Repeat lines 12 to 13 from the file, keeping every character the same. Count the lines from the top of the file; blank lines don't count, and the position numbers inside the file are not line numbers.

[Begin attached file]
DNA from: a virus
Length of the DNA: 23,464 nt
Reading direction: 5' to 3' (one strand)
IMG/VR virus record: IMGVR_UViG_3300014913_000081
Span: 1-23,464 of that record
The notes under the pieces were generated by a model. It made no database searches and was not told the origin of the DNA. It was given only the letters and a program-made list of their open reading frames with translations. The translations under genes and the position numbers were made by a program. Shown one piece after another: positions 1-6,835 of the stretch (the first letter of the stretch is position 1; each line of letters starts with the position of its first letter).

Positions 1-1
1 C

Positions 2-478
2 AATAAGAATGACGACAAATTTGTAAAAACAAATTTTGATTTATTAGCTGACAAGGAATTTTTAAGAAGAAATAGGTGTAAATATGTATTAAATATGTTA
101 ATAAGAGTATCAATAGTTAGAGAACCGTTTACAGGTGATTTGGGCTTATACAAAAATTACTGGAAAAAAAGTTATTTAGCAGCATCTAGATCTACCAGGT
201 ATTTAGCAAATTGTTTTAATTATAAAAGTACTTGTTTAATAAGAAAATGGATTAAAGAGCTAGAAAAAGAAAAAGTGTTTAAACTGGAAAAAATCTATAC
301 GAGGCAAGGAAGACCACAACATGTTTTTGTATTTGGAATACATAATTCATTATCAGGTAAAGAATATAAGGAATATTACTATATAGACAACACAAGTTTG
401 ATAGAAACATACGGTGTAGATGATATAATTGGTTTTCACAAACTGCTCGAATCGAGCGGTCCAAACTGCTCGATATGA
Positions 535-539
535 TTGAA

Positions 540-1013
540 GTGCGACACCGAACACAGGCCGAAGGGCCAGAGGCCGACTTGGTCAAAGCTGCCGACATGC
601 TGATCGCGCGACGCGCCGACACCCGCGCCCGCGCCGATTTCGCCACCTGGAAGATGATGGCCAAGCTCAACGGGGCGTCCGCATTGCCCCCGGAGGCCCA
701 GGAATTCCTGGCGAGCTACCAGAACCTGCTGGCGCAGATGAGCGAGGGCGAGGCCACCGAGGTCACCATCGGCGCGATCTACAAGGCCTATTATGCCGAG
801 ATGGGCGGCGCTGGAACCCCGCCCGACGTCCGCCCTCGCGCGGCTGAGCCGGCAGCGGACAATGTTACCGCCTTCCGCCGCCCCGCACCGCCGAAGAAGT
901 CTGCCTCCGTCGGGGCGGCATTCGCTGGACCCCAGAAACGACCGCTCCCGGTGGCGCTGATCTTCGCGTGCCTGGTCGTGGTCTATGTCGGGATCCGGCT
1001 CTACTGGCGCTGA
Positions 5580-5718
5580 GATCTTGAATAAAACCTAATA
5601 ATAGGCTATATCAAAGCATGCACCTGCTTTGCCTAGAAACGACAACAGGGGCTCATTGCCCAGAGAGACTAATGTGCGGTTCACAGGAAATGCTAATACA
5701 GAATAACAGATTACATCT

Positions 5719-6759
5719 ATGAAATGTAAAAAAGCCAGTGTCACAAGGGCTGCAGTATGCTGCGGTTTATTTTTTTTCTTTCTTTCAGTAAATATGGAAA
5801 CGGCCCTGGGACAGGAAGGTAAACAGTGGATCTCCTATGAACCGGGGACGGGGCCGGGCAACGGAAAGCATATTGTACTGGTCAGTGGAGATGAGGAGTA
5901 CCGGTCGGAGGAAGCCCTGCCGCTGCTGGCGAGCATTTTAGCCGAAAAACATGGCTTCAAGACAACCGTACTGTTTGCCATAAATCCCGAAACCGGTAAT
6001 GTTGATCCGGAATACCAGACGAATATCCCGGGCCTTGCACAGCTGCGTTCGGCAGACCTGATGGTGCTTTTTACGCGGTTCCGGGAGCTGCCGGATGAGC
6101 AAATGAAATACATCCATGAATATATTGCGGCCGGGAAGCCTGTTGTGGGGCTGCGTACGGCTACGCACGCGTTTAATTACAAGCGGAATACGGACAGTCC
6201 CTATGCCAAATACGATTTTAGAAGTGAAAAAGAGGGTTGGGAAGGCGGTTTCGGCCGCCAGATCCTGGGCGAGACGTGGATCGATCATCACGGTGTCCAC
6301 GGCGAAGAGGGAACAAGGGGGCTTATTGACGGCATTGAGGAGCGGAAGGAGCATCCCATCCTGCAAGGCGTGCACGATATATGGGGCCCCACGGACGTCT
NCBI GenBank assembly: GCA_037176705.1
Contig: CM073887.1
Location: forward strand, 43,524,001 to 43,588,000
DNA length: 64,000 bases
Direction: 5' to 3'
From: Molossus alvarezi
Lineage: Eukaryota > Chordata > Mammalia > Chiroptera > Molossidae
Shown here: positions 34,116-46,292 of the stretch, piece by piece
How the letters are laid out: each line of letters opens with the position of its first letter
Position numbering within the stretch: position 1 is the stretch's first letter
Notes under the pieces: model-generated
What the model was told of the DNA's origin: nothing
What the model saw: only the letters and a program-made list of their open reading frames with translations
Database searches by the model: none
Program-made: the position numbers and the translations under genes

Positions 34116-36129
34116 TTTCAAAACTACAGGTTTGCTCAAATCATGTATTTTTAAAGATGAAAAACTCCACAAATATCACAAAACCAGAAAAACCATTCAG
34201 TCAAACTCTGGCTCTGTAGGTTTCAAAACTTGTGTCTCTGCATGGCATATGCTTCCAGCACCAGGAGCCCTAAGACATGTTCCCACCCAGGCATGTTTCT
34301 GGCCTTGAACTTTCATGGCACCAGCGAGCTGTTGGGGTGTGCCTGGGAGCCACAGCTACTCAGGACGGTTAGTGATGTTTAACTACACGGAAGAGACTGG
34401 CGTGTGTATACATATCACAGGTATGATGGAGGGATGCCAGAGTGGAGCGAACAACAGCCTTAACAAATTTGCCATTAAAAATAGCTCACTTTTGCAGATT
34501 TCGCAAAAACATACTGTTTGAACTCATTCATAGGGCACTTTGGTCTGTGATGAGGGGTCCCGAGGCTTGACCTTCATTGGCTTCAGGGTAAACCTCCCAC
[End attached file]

201 ATTTAGCAAATTGTTTTAATTATAAAAGTACTTGTTTAATAAGAAAATGGATTAAAGAGCTAGAAAAAGAAAAAGTGTTTAAACTGGAAAAAATCTATAC
301 GAGGCAAGGAAGACCACAACATGTTTTTGTATTTGGAATACATAATTCATTATCAGGTAAAGAATATAAGGAATATTACTATATAGACAACACAAGTTTG